In a Sea of Grief, Compassionate Connection Can Be a Lifeboat
Columnist Christie Patient shares ways to support someone who is grieving
Greetings from Griefville. This column comes in three parts.
Part 1: Grief is the worst
Five years ago, I lost my cousin Charlie to lung cancer. He went to the emergency room with what he thought was pneumonia, and six weeks later, he was gone. It was a cold, dark January that lasted about 300 years.
A few months after his death, my mom, Holly, was diagnosed with idiopathic pulmonary fibrosis. After several years of declining health and uncertain diagnoses, she finally had answers — and a poor prognosis. By the end of the year, she would be in the ICU fighting for her life.
Thanks to a bilateral lung transplant, my mom survived. But I experienced a lot of trauma and loss in a short period of time, and the grief weighed heavy on my heart. Only over the last two years have I finally started to feel like I was having more good days than bad.
And then, I lost a close friend to a car accident at the end of August.
Grief is nasty stuff. Sticky, caustic, volatile, suffocating, disfiguring stuff. A trauma like the one I am experiencing right now releases grief in tsunami fashion. It is so overwhelming that sometimes there are no words. It can feel like drowning.
The grief of living with a progressive chronic illness is more like a drippy faucet in the heart that can’t be fixed. It’s slower and more predictable but composed of the same material. It is constant. If you try to plug the faucet, it’s going to come out sideways eventually or flood your house.
Regular acknowledgment and processing of the grief, both in private and with others, is vital to stay afloat.
Part 2: It can be made worse
In 2020, I wrote a column meant to help people better support someone through a crisis or grief. To summarize, we first need to use our imagination to empathize with the person. From empathy, we are better able to see what might be helpful to say or do.
I talked about how platitudes are not helpful. Platitudes are familiar phrases or sentiments that are intended as quick comfort but feel shallow and dismissive. They often assume a grieving person’s experiences or beliefs, and instead of being comforting, they can be invalidating and isolating.
Part 3: It can be made better, even if only temporarily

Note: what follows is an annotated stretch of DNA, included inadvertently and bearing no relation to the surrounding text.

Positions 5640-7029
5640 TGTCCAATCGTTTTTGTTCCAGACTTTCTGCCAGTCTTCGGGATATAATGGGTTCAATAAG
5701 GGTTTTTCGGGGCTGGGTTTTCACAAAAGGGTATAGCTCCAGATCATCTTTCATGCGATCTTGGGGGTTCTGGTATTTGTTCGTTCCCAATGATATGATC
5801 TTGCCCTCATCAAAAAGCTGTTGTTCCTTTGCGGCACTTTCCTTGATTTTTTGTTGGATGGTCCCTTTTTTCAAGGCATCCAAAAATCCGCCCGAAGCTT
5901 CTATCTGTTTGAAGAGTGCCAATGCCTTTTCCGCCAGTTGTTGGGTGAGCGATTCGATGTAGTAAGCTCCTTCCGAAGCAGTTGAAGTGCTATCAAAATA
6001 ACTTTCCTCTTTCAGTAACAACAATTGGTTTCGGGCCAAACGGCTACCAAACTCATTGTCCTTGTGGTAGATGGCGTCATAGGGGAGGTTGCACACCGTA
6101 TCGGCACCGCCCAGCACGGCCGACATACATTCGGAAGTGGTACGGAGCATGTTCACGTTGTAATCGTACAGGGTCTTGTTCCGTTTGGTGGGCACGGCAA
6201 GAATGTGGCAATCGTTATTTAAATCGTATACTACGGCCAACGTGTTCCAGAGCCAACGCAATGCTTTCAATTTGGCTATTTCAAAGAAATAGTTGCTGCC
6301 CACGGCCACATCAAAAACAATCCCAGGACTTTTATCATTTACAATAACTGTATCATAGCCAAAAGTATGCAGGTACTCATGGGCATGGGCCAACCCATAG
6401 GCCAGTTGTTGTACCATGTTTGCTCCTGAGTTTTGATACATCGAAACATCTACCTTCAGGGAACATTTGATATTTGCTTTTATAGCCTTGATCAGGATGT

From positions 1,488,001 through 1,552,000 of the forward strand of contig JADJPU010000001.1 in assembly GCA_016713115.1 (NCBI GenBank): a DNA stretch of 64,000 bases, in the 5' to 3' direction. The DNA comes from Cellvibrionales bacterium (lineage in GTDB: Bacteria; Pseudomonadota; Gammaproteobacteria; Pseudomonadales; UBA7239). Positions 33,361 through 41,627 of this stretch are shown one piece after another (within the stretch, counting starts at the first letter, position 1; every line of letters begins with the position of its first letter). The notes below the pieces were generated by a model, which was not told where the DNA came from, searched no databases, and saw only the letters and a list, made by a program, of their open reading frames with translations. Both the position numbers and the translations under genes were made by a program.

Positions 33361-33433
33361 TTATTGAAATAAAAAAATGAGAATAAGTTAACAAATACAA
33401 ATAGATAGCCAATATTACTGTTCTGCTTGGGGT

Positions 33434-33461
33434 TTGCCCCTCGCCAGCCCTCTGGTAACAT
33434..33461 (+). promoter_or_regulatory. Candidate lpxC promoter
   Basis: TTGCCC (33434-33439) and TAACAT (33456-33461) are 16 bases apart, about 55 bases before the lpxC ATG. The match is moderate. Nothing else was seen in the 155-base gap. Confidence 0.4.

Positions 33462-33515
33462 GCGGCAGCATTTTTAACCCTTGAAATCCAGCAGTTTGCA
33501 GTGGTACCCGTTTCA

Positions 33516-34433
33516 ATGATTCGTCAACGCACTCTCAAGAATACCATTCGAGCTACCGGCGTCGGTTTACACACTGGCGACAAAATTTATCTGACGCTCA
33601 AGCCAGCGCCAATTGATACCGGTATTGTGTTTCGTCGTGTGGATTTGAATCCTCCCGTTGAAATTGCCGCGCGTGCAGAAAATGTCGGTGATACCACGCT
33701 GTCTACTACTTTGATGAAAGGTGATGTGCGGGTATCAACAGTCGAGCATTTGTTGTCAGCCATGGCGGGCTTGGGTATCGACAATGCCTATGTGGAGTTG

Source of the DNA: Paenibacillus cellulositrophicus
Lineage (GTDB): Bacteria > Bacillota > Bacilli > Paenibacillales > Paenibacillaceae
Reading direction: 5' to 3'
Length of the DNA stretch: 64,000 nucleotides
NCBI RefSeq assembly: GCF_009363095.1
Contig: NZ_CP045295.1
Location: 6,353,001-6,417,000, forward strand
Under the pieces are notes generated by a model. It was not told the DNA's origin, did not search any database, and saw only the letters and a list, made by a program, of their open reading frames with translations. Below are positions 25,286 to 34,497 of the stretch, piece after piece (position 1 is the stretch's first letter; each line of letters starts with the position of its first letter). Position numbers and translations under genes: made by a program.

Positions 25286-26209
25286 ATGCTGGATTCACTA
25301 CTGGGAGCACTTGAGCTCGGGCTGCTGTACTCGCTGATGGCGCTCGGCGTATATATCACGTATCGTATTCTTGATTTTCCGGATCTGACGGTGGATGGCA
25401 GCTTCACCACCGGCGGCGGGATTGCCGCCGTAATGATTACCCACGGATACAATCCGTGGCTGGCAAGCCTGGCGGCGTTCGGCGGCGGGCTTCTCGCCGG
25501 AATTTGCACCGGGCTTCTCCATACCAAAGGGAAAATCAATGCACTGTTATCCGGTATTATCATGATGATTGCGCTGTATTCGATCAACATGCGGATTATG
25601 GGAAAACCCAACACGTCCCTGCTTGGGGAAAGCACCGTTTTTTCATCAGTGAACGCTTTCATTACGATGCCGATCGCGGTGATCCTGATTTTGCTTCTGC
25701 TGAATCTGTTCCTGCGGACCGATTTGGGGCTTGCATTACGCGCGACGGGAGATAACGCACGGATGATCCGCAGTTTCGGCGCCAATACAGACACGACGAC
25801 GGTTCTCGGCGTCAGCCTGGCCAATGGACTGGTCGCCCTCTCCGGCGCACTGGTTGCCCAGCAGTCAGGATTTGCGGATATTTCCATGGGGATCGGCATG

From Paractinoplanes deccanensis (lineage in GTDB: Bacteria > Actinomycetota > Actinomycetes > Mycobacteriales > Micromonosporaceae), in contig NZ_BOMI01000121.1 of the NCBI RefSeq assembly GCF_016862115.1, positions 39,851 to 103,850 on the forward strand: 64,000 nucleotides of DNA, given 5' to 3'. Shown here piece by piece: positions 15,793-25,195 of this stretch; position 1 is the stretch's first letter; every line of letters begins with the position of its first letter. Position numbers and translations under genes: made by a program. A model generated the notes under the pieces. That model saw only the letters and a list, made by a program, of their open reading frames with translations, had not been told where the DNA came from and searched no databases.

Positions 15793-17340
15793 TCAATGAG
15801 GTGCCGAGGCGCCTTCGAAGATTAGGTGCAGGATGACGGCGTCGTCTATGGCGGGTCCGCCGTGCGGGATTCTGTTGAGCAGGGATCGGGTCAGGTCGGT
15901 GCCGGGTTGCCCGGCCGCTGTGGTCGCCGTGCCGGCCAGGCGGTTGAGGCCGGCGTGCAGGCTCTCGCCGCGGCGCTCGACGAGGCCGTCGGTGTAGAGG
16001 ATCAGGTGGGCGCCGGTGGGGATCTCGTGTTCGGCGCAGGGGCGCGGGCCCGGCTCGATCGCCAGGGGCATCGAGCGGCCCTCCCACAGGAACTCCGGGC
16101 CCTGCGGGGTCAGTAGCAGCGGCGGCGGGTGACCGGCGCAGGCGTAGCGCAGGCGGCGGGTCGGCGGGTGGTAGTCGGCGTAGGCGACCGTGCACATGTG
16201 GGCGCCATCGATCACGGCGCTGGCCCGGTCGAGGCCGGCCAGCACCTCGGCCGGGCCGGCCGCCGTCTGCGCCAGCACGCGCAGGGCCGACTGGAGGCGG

Since I devoted so many words to platitudes in my previous column, I’d like to devote more words here to things that might actually help someone who’s grieving. You’re the only one who can judge what’s appropriate in your relationships, so adjust the following to fit.
Don’t assume they want to be left alone. We often hold back so that we are not a nuisance to someone who is grieving. We know they dread the question, “How are you?” So sometimes, instead of finding another way to start a conversation, we say nothing.
We can probe in gentler ways. My best friend recently sent a text that said, “Just thinking about you. What’s the weather like inside your heart today?” It was the perfect way to check in. I knew that I wasn’t alone in that moment, and her question allowed me to connect my internal experience to nature through metaphor.
Ask them if they would like to talk about their loss. Sometimes it can be helpful to voice the specific things we are grieving. In the case of chronic illness, this could look like abilities that we are losing as we get sicker. It could be future plans we’d made or goals we have to give up. It might be time spent in certain places or with people we love. Especially with COVID-19, a lot of us are sacrificing group activities or time spent with our community to prioritize our health.
Affirm their pain. Tell them, “I hear you; I see you.” Remember that you don’t understand their loss. Even if you are grieving the same thing or person, your grief is unique to each of you. Say, “I can’t understand, but I can try to imagine your pain.”
If nothing else? Just be there. To borrow language from my friend, the poet Jess Janz, hold space for “all of the unsayable things/ … speak in the/ language of nearness since/ there aren’t words, always, for things.”
Be brave enough to be present with someone’s pain. It’s OK if you don’t know what to say, you just have to bear witness. You can say, “I am comfortable sitting in silence with you if you don’t want to talk about it. I might not know what to say, either, but I am with you.”
Try these the next time you have a friend in need, or send this to someone who’s supporting you in your grief.
Note: Pulmonary Fibrosis News is strictly a news and information website about the disease. It does not provide medical advice, diagnosis, or treatment. This content is not intended to be a substitute for professional medical advice, diagnosis, or treatment. Always seek the advice of your physician or other qualified health provider with any questions you may have regarding a medical condition. Never disregard professional medical advice or delay in seeking it because of something you have read on this website. The opinions expressed in this column are not those of Pulmonary Fibrosis News or its parent company, BioNews, and are intended to spark discussion about issues pertaining to pulmonary fibrosis.